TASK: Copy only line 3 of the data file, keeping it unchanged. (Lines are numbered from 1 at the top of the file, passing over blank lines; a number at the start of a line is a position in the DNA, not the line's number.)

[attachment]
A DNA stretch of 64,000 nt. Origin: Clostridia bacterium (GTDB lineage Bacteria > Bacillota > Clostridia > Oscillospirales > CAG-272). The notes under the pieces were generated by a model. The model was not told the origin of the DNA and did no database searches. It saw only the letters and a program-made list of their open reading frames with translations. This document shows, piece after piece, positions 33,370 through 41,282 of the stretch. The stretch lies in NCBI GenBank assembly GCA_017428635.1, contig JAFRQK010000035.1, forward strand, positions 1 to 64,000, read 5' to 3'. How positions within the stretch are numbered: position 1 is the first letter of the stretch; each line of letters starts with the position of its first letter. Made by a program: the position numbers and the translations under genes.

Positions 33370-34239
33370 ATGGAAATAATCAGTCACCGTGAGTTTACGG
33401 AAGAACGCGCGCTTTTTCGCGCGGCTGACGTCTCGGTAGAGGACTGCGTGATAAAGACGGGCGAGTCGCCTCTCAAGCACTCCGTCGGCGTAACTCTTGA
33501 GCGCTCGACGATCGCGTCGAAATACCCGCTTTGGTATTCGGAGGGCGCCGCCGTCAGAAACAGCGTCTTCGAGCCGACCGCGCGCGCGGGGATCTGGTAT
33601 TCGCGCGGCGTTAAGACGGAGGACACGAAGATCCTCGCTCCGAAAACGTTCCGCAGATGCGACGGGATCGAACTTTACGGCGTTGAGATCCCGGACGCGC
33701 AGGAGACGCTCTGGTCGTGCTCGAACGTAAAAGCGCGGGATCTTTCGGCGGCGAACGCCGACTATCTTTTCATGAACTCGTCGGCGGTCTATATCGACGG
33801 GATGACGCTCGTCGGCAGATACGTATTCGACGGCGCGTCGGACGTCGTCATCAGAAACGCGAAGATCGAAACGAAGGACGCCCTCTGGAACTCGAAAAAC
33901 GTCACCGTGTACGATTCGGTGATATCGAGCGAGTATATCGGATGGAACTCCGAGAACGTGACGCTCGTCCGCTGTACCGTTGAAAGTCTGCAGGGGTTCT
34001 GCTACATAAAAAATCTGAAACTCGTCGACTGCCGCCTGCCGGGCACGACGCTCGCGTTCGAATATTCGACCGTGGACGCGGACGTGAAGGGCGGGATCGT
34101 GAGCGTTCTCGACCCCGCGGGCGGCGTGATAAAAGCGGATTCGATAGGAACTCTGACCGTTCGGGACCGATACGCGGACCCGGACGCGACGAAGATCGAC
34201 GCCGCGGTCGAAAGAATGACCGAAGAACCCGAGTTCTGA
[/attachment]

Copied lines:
33370 ATGGAAATAATCAGTCACCGTGAGTTTACGG